Microsoft Office Shortcuts

Many people use MS Office every day but do not realise they are taking longer than needed to do common tasks.

For example to save a document people find the mouse, then go to filesave.

But you can just hit the Control (Ctrl) button and S, this can really speed up your work once you get used to using them.

Learning how to use small features in Office is great, but you can go to our Microsoft Office Courses to become an expert in all features big and small.


Why Use Office Shortcuts?

Office Shortcuts in a phrase, save you time. The average IT user will spend a great amount of time using Microsoft Office, meaning common small time saves really add up over time.

Even if the shortcut only saves you a few seconds, we have chosen shortcuts for very common activities. This means that over time your workflow will become smoother and your time will be saved.


Handy Shortcuts For Every Office User

These shortcuts can be used in all Office Programs.

Just to explain, the + sign means ‘and’, so you press the Ctrl key, hold that down and then hit the next key.

The Ctrl key can usually be found bottom left and/or right corners of most keyboards.

The ‘F’ keys are along the top of the keyboard.

Shortcut Task
Ctrl + o To open a document
Ctrl + s To save a document, it opens the ‘save as’ box
Ctrl + c To copy anything once you have highlighted it
Ctrl + x To cut anything once you have highlighted it
Ctrl + v To paste whatever you have cut or copied
Ctrl + z Undo whatever you did last
Ctrl + y To redo whatever you did last
Ctrl + p To print, opens the print box
F7 Spelling and grammar check
F5 Find and replace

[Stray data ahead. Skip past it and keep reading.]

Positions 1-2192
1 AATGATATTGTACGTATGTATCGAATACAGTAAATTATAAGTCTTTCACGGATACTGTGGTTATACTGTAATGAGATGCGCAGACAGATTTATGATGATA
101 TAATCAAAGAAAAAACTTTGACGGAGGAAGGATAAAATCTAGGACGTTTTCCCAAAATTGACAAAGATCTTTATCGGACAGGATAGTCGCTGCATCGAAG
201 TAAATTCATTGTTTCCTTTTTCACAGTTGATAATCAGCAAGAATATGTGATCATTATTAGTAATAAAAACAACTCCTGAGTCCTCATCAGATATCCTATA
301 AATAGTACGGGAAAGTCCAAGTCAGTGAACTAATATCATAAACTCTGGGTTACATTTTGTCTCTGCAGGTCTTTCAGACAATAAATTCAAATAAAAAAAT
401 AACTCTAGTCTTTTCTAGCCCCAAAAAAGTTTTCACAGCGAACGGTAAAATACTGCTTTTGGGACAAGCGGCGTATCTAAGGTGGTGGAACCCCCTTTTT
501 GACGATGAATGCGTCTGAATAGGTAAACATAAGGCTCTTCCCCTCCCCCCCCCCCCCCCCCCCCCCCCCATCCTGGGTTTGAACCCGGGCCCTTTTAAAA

Alt + Tab This will scroll through all programs you have open



How To Start Using Office Shortcuts

Breaking a habit can be tough.

The ways things are done have been done for years for a lot of people, and getting into using Shortcuts can be very hard.

As with a lot of new habits, the best way to do it is to go “cold turkey”. Keep reminding yourself to use the shortcuts, do things like keep sticky notes around your computer saying to use the shortcuts etc.

The best way to do something new is to do it!



This is just a small taste of what you can do with just the keyboard.

Whilst writing this I have been playing about and holding down keys and hitting others and discovered loads of things I didn’t know, like opening the find and replace box for instance.

Like most things, play around and you will learn.

About Ben Richardson

Ben is a director of Acuity Training which he has been running for over 10 years.

He is a Natural Sciences graduate from the University of Cambridge and a qualified accountant with the ICAEW.

He previously worked as a venture capitalist and banker and so had extensive experience with Excel from building financial models before moving to learn SQL, Microsoft Power BI and other technologies more recently.